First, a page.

Ann Linnea, in her book Deep Water Passage: A Spiritual Journey at Mid-life writes about her experience kayaking around Lake Superior. I found it very symbolic that she named her boat Grace. I thought of her boat as a vessel of grace as she undertook this very dangerous journey. Here are some passages from parts I read last night: "The instruments of our bodies, when fully tuned and aligned, move with a grace and rhythm that is holy. In that holiness we are capable of our greatest actions. In those actions our lives become Spirit Song... Mindfulness is so important. Whether in ecstasy or storm, we must be totally present to the moment, ready for the sudden shift of wind or mood or energy... There comes a time in our lives, when we are called to believe the unbelievable. If we allow ourselves to believe, we open the door to the infinite possibility of who we might become..." As one committed to a sacred practice of meditation and yoga, these three passages spoke to m

River Song

This morning I woke earlier than usual looking forward to sitting at the river about an hour earlier than I usually go. I was struck by the amount of litter left on its shores and wondered how anyone could come to behold the river's beauty and yet not respect it. I came with a heavy heart, so many things weighing down on me... Last night, I read another chapter in the book - Deep Water Passage: A Spiritual Journey at Midlife by Ann Linnea, about a woman who decides to kayak around Lake Superior - a very dangerous journey. I have been slowly savoring my re-reading of this wonderful book, reading a chapter periodically, when I have the time to do so. In the chapter I read last night, there is a poignant moment when Ann's children beg her to abandon her journey and come back home. She is torn, yet she reminds them of many adventures they took together, vowing to not come back until whatever lesson needed to learned was learned. As I sat on a big rock, a footprint away from t

Let the River Run

Last night, as I reviewed the 90 plus pages of poetry that I have written so far this year, I was struck by how poem after poem made references to the river I visit as often as I can, as well as to the ocean into which so many rivers spill and merge. It is a motif that I revisit over and over again almost to the point of being haunting. There is a relationship I have to the river I cannot really explain. Yet it somehow discloses so many deeper parts of me that simply go unexpressed. The river itself has its own seasons, often mirroring what I need or am experiencing... I thought of the symbolism of water, how at times it is cleansing, and how it also baptizes and anoints, and quenches thirst. Before retiring, I quickly skimmed a book I just picked up as a summer read: Girls Like Us: Carole King, Joni Mitchell, Carly Simon - and the Journey of a Generation. As I flipped through the last section of the book I noticed it was titled: " In the river I know I will find the key &qu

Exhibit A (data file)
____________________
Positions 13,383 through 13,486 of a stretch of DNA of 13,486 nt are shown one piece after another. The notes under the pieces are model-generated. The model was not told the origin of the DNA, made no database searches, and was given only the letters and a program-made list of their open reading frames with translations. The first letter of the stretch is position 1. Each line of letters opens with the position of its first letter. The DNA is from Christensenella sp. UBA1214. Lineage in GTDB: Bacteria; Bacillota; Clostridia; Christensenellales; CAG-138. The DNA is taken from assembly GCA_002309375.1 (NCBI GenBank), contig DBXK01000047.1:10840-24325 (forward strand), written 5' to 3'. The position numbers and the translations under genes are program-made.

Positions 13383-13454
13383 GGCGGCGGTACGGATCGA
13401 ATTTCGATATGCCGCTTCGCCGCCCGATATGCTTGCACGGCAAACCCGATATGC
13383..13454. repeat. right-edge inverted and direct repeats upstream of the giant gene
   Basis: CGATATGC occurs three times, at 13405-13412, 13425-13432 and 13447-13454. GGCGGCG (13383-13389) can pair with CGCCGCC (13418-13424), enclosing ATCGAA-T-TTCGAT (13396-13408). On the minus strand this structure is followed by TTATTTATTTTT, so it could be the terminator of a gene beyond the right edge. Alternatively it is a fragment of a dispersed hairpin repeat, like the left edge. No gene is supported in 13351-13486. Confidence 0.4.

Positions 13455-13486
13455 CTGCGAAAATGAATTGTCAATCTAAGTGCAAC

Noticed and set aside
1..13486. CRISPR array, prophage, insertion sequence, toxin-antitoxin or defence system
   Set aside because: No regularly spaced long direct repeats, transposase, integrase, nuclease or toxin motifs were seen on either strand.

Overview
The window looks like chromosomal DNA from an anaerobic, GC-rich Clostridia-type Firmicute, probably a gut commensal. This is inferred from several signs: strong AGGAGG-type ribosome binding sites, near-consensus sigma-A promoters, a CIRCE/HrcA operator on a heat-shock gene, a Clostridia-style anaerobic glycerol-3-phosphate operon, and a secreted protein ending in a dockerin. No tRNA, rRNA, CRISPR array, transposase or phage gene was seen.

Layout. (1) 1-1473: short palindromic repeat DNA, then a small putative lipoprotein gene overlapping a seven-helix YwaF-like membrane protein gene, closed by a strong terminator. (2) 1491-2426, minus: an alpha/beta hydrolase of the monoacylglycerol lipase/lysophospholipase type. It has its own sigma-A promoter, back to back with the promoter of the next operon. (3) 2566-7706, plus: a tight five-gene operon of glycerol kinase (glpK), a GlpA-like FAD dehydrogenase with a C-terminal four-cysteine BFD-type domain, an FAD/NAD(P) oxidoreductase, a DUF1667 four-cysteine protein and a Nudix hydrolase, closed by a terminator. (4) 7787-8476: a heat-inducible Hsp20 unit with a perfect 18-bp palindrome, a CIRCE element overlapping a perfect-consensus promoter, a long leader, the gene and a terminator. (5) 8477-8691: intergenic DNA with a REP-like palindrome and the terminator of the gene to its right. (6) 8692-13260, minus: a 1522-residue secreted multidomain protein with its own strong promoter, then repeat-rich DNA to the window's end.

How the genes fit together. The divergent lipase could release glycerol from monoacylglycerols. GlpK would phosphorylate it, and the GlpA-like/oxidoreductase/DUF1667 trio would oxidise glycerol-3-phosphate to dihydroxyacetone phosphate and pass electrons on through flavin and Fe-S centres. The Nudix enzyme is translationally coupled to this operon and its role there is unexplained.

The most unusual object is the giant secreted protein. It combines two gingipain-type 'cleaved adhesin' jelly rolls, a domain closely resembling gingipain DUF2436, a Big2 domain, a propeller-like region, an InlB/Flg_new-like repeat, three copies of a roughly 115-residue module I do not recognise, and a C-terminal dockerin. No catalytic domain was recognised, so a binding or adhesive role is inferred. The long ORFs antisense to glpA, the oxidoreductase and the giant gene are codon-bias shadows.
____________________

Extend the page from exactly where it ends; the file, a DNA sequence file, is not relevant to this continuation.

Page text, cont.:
Metaphysical Musings

Yesterday I had the chance to visit with two musician friends. Going to their house is always a treat. There are musical instruments everywhere - a Steinway in the dining room, and guitars and wood wind instruments in every corner of the house. There is a recording studio in the basement as well. One of my friends is in the process of exploring a very interesting theory. He feels that tonality in music is analogous to the role the ego plays in life. He came to this awareness while studying Stravinsky's music and noted how Hitler preferred listening to Wagner and marches. He contrasted this with various atonal movements in music. I have always found his own musings very interesting and extremely stimulating. Often he comes up with ideas that I think would revolutionize the way we look at the relationship of music to life - if only he would take time to write it all down. Once I remember being fascinated as he illustrated the patterns that certain sounds make and how they connect to